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With the evolution of Content Delivery Networks (CDN), web applications have evolved, and the browser retrieves content from a variety of servers.

A modern view of a web browsing experience

To calculate performance metrics, the system passively monitors your web traffic. However, if your web application uses a CDN, the system may need information from a browser to accurately calculate performance metrics.

BMC Real End User Experience Monitoring Software Edition enables you to set up monitoring for web applications with a CDN service.

A CDN is a large distributed system of servers deployed in multiple data centers in the Internet or on private networks. An origin server is where your web application content is stored, and it is monitored by BMC Real End User Experience Monitoring Software Edition.

Note

The first vendor providing cache servers for the web sites was Akamai, so for a long time the term Akamai was used to generalize all Content Delivery Networks (CDN). Now, there are many vendors on the market, so CDN became a more common term.

Because cached content does not always come from your origin server, deriving performance statistics for content served by an external provider might be challenging. By calculating statistics with special JavaScript code embedded in your web application pages, the system measures the page-render time when some of the content is cached or served by a CDN.

Example

Let's explore the loading of a page of a web application where some of the page components are served from a different web server than the container page.

Sample web page structure

Container

Assuming that the system is monitoring only www.acme.com and no other web server, it will treat Component 3 as the last component on the page, and will return an end-to-end time for the container, which is not the correct way of measuring. To deal with this deficiency, the system uses Edge instrumentation to provide a complete view of the page load. The only requirement is the system must see the container request.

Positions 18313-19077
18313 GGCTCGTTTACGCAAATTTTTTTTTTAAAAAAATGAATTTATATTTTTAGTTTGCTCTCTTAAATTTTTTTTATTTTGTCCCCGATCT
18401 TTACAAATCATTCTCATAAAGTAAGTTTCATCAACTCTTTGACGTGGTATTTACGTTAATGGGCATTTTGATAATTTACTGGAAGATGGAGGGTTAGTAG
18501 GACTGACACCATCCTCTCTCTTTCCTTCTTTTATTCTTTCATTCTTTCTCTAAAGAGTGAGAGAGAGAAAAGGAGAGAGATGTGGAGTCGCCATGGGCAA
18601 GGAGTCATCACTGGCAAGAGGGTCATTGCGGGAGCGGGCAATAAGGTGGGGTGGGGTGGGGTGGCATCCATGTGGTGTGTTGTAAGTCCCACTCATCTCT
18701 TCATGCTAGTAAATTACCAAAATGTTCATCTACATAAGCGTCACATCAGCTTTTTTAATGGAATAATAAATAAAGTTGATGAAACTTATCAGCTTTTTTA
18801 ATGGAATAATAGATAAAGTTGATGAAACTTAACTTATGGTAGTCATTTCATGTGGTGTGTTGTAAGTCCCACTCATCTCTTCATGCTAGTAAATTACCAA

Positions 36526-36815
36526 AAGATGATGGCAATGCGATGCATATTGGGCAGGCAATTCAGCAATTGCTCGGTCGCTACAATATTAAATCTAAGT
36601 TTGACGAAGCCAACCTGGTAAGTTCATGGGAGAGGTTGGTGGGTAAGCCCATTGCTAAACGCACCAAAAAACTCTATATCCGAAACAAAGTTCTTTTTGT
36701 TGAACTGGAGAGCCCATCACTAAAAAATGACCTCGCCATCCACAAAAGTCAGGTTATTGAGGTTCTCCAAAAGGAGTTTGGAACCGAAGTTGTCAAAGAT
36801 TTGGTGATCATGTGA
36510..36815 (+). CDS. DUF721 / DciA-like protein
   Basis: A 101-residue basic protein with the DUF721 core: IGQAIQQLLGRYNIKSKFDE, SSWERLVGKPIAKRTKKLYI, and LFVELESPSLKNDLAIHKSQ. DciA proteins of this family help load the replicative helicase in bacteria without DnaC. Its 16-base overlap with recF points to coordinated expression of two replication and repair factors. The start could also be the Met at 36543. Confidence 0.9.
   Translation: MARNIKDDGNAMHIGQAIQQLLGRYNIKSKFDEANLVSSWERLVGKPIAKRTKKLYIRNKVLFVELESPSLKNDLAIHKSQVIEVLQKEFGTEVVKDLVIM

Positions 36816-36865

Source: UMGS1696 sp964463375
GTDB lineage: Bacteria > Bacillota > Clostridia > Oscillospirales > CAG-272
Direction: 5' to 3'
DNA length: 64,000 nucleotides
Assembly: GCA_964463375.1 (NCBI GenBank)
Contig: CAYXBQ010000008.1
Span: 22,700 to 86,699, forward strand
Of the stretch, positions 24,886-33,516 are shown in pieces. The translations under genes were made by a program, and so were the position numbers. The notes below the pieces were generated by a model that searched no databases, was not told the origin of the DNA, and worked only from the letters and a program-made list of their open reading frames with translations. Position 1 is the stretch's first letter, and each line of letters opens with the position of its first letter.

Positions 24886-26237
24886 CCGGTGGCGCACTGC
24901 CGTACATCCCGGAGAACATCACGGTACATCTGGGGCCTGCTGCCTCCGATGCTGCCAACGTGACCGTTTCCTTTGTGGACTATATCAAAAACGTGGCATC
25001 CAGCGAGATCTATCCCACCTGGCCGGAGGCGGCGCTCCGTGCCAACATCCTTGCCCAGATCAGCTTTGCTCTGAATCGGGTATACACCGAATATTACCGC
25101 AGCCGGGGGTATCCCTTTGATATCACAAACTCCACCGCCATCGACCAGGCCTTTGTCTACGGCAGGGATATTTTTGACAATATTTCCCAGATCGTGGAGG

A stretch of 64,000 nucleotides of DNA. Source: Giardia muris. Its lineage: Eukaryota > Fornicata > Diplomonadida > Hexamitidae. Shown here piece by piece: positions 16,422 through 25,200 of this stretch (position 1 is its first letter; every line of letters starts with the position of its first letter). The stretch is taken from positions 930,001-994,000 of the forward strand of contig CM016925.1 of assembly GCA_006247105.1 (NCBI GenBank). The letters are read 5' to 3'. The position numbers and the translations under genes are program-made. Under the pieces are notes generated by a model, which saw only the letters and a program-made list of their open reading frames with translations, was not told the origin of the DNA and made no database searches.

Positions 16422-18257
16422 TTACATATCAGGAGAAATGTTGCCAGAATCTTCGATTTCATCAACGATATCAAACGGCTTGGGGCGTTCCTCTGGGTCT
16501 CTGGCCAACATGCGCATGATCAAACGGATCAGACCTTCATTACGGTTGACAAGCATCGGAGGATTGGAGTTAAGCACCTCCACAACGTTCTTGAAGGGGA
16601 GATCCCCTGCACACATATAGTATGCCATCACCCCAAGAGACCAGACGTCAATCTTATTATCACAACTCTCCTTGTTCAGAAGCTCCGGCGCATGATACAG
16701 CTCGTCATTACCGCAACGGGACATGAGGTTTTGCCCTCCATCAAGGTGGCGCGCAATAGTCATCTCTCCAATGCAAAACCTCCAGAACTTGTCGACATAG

The PRT is calculated by instrumenting the container page the end user views in the browser. The customer must insert a command to load a Javascript file at the beginning of the page (in the <head> section if possible). This Javascript file will start a timer and register a function with the page's OnLoad() event. When the browser has finished loading all components this event will occur and all functions attached to it will get executed. The Edge instrumentation function will stop the timer and generate a request to the origin web server (the same server that provided the container) for a Page Render Marker (also known as an User Defined Marker). The PRM request will carry URI Query parameters to calculate the PRT.

The advantage of having the PRT available for a container page is that it is a more accurate measurement of the page's loading time than end-to-end time when there are components loaded but not seen by EUEM. This PRT can be used in a Watchpoint, a report, a dashlet, a Page SLT, and available in the export APIs. The disadvantage of relying on PRT is that there is no breakdown into latency sub-components such as network time, host time, idle time, SSL time and redirect time.

Additional resource

Wikipedia contributors. Content delivery networks (From Wikipedia, the free encyclopedia)

Related topic

Setting up Akamai instrumentation to report page-render time